Single-family home sales in Massachusetts went up nearly 7% last month after a lengthy period of relatively flat sales.

The uptick marks the largest year-over-year increase since June 2021, according to a new report from the real estate research firm the Warren Group.

Cassidy Norton, associate publisher of the Warren Group, said the data represents some good news for buyers and sellers in what has been a stagnant and expensive housing market.

“It is a glimmer of hope, and we’re all very excited to hear that,” Norton said in an interview with GBH News.

Last year, 2,902 single family homes were sold in April compared to 3,100 in 2024.

“I didn’t expect to see the numbers go up quite that much because mostly what we’ve been seeing lately is that the number of sales has been dropping or holding very, very close to the line from the month or the year prior,” Norton said.

Another piece of encouraging news: the median single-family home price went up about 10%, a slower increase than years prior when prices climbed upwards of 20%, Norton noted. The median cost in Massachusetts was $610,000 this past April, up from $555,000 last year.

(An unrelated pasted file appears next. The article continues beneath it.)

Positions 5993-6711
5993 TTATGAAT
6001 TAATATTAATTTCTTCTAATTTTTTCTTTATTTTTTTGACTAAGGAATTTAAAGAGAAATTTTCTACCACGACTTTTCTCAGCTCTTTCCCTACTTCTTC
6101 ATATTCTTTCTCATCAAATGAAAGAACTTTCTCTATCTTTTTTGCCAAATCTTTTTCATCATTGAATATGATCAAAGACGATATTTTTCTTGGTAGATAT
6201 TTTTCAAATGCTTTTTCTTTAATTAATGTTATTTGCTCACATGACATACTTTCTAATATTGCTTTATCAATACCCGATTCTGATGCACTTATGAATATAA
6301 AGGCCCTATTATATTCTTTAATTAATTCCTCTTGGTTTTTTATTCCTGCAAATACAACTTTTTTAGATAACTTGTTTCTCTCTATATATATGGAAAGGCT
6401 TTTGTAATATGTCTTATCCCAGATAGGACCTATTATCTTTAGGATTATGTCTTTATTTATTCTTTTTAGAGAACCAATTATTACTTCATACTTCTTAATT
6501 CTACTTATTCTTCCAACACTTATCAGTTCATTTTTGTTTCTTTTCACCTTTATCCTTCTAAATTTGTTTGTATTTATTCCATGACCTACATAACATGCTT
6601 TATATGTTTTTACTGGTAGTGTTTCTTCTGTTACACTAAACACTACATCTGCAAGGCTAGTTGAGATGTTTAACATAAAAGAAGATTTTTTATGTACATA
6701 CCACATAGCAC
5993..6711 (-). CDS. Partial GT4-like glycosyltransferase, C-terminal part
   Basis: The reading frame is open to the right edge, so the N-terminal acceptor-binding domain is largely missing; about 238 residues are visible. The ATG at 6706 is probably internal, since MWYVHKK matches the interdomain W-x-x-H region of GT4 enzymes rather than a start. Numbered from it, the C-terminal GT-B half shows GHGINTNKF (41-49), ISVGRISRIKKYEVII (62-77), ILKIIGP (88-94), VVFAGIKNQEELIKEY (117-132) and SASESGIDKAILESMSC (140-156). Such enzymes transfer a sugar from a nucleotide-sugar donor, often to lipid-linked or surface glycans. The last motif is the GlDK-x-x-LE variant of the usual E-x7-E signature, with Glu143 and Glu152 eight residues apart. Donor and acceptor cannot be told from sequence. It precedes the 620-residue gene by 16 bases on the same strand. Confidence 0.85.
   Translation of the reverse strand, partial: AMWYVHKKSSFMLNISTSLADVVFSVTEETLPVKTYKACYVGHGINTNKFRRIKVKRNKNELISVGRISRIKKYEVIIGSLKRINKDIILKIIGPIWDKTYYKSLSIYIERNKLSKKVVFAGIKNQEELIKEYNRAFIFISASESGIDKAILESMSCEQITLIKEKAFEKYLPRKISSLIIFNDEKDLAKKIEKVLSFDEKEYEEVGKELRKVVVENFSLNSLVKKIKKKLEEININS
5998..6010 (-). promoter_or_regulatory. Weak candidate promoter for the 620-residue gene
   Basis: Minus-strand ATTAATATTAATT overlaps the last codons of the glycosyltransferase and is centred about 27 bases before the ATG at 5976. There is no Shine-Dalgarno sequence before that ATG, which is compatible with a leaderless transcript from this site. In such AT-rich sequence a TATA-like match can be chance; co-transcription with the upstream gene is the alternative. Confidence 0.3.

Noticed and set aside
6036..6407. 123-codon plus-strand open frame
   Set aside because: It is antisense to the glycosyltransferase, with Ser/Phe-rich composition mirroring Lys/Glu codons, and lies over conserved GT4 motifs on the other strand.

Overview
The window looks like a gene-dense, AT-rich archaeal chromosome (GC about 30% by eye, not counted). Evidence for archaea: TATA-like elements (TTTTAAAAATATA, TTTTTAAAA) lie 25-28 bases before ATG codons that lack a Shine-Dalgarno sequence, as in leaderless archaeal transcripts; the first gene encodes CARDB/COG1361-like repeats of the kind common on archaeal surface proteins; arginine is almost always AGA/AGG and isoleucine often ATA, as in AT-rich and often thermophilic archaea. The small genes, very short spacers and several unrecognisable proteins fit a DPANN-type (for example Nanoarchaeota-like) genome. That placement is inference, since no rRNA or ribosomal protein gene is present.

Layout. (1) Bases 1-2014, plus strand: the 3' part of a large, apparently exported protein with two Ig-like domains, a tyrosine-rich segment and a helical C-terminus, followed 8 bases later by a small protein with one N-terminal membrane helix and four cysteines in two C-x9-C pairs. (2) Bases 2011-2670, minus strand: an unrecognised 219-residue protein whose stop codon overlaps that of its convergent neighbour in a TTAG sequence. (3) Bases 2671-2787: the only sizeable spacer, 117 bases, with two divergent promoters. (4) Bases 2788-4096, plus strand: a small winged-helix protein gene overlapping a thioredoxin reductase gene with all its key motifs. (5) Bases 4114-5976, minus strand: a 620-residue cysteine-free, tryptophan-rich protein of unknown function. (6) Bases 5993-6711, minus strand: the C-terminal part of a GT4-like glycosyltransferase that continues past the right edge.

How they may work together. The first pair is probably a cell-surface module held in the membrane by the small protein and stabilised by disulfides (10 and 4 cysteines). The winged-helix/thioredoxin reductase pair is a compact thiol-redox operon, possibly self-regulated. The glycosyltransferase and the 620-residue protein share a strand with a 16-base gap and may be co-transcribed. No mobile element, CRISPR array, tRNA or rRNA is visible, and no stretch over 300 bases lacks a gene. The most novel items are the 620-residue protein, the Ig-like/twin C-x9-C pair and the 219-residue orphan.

April condo sales also increased 8% since last year, with the median price creeping up just 3.4%.

It’s too soon to know whether this will become a trend into May and beyond, according to Norton, although April figures are often a good predictor of the months to come.

Susan deRosas, a real estate broker with deRosas Realty Group in Boston, said the spring market in Greater Boston never disappoints.

“It is very competitive,” DeRosas said.

Home sale reports in April often spike, she said, as they reflect properties from January and February that are just starting to close.

“I see no reason for it not continue,” DeRosa said of the market. “I think the market is incredibly resilient and the demand for housing remains very high, and the inventory just does not seem to meet that at all.”

But when it comes to the right time to buy, deRosas’ answer was: “When you are able.” Speculating about interest rates and prices is difficult, she said, but “I’ll never bet against the Greater Boston market.”